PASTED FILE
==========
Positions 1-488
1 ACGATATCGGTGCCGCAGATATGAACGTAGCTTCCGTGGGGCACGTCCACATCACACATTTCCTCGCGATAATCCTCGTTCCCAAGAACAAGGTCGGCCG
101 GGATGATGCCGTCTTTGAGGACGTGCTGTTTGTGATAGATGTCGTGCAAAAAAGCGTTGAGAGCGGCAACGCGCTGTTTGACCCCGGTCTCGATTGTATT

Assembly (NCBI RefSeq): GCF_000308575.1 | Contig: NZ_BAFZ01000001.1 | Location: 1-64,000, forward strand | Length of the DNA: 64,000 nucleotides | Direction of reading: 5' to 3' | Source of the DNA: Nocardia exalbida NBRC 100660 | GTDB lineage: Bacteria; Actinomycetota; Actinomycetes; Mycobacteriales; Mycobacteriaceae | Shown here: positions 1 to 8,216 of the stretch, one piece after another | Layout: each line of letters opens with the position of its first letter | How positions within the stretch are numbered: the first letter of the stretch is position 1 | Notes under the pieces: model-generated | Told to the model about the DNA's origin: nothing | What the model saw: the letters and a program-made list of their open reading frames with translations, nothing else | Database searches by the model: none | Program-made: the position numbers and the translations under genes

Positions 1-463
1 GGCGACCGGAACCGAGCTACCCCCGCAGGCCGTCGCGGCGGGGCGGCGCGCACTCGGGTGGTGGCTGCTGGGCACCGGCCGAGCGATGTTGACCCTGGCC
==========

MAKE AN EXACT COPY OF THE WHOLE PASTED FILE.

Positions 1-488
1 ACGATATCGGTGCCGCAGATATGAACGTAGCTTCCGTGGGGCACGTCCACATCACACATTTCCTCGCGATAATCCTCGTTCCCAAGAACAAGGTCGGCCG
101 GGATGATGCCGTCTTTGAGGACGTGCTGTTTGTGATAGATGTCGTGCAAAAAAGCGTTGAGAGCGGCAACGCGCTGTTTGACCCCGGTCTCGATTGTATT

Assembly (NCBI RefSeq): GCF_000308575.1 | Contig: NZ_BAFZ01000001.1 | Location: 1-64,000, forward strand | Length of the DNA: 64,000 nucleotides | Direction of reading: 5' to 3' | Source of the DNA: Nocardia exalbida NBRC 100660 | GTDB lineage: Bacteria; Actinomycetota; Actinomycetes; Mycobacteriales; Mycobacteriaceae | Shown here: positions 1 to 8,216 of the stretch, one piece after another | Layout: each line of letters opens with the position of its first letter | How positions within the stretch are numbered: the first letter of the stretch is position 1 | Notes under the pieces: model-generated | Told to the model about the DNA's origin: nothing | What the model saw: the letters and a program-made list of their open reading frames with translations, nothing else | Database searches by the model: none | Program-made: the position numbers and the translations under genes

Positions 1-463
1 GGCGACCGGAACCGAGCTACCCCCGCAGGCCGTCGCGGCGGGGCGGCGCGCACTCGGGTGGTGGCTGCTGGGCACCGGCCGAGCGATGTTGACCCTGGCC